My trip to Los Angeles to cover the Tesla Model 3 unveiling was packed with several complementary events and meetings. One of the big ones was an interview with Nick Sampson, Faraday Future’s Senior Vice President of Product Research & Development, on the sidelines of Formula E.
With a keen interest in mass production of competitive electric vehicles for the average Joe or Jill, that’s how Kyle and I structured our interview questioning. In the video below, you can watch our interview with Nick. You can also jump down below that for some highlights in text form.
To kick things off, Nick says that his last two years at Faraday Future (he was a founding member of the board) have been better than anything he’s ever done — which includes work at Jaguar, Lotus, and Tesla Motors. Part of that is simply because of how innovative Faraday Future’s approach is, and part is how focused the company is on improving lives for individual humans and for humankind at the same time.
Nick added that the company had a really diverse group of people working on the product — people from the auto industry, from the aerospace industry, from the internet world, etc. In response to a tough question I tossed his way, he estimated that ~50% of the Faraday Future staff are software people.
Naturally, we’re interested in real cars here on CleanTechnica, so we didn’t ask any questions about the FFZERO1 — which I think is safe to call a pure, unrealistic concept car (the “vehicle” in the background there can’t even be driven). Our questioning focused on the production car Faraday Future is working. Nick commented that the company has a number of “mule vehicles” (using conventional auto bodies but with the Faraday Future technology inside) testing on public roads. Given the very short timeframe in which Faraday Future is aiming to bring a production car to market, it has been testing cars in northern Minnesota in the winter snow as much as possible (since there’s only a small window of time to do that throughout each year).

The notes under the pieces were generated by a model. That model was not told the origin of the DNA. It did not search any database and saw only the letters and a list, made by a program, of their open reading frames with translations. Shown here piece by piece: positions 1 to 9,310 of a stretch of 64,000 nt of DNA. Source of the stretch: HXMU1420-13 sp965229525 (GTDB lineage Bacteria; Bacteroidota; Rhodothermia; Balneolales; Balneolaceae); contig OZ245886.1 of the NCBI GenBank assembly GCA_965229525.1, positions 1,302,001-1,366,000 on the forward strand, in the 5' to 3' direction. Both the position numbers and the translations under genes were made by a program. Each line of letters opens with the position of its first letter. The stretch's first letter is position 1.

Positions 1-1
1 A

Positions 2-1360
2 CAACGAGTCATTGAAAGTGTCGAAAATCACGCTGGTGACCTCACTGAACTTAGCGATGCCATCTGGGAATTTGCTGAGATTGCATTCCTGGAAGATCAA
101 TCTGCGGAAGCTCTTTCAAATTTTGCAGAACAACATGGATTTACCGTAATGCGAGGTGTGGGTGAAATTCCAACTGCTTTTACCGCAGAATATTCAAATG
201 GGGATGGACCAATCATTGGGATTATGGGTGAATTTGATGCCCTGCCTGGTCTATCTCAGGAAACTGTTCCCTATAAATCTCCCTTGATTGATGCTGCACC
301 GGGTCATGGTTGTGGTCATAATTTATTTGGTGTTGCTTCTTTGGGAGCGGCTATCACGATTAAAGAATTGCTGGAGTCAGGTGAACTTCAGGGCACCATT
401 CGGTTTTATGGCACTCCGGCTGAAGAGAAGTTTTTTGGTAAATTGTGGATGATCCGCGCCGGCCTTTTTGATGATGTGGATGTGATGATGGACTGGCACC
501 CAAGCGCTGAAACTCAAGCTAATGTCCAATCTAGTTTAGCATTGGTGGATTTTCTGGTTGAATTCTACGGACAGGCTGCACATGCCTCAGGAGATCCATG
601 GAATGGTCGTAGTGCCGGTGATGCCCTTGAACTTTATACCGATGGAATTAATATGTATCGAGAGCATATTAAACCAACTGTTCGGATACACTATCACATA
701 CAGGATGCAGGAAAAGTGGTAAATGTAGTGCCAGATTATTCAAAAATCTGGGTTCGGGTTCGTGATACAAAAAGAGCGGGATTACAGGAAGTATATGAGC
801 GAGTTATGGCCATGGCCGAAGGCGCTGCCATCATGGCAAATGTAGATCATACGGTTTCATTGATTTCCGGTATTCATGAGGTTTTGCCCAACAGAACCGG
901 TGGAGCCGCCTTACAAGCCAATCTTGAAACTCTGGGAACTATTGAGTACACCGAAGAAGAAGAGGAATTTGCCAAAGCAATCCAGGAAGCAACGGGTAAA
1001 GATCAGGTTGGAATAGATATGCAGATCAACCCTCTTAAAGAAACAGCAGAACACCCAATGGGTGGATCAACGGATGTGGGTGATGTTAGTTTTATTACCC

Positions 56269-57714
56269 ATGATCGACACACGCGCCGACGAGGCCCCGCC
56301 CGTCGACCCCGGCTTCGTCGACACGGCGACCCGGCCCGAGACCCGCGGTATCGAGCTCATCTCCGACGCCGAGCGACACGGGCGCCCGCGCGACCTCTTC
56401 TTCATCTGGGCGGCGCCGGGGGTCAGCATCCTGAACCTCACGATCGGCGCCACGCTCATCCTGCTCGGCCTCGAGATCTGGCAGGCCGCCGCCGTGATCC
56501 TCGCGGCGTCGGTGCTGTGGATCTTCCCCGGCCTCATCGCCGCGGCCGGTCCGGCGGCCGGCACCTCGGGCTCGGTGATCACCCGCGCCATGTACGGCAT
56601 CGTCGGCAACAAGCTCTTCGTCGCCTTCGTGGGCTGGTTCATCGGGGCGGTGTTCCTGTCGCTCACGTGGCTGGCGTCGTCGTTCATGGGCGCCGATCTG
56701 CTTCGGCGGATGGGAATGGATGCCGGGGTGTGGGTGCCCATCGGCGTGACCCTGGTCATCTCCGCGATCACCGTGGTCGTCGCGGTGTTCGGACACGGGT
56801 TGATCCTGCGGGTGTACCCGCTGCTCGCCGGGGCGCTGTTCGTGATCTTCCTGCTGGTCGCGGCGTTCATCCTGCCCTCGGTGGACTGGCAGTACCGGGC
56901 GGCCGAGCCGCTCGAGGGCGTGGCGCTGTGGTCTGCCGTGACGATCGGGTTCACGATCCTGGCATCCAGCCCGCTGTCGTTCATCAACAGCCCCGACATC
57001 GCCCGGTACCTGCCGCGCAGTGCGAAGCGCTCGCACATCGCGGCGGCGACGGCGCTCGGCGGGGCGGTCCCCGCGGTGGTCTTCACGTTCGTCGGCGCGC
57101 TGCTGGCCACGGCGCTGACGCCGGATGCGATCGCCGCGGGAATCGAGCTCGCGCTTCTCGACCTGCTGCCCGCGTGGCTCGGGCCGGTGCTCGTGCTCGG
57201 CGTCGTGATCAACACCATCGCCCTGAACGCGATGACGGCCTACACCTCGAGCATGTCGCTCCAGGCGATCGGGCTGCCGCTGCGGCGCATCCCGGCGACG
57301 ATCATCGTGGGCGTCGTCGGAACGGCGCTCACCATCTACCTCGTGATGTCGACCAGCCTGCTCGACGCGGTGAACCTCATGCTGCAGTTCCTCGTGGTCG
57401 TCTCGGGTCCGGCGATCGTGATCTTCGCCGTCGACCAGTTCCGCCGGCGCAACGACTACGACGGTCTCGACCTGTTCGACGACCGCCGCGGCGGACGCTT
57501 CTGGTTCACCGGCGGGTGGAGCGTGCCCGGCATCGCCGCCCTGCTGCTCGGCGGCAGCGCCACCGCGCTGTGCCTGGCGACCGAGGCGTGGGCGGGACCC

The company aims to have its first production car launched within two years. Unfortunately, Nick and team weren’t quite ready to talk about the car classes for initial products, but he said that they were going to start at the high end of the market and work down (the most logical approach, as Tesla knew), and were aiming to go through the process faster than anyone ever had.
There has been some uncertainty about whether Faraday Future would launch with a fully autonomous car. Nick clarified that they wouldn’t, but that is indeed the long-term aim. He added that they had a big roadmap on that topic, and that much of it simply involves regulatory barriers, rather than technological ones.
On the “connected car” front, the aim is to more seamlessly connect people’s technologies — so that they don’t have to get out their phone when they get into the car, for example. Interestingly, he highlighted that the really important phase of autonomous driving development and connectivity is the interim phase, where people may need to be alerted to take back control of a car that is on autopilot.
Check out the video for more details and the context from personal touch and tone that you can’t get in a text summary.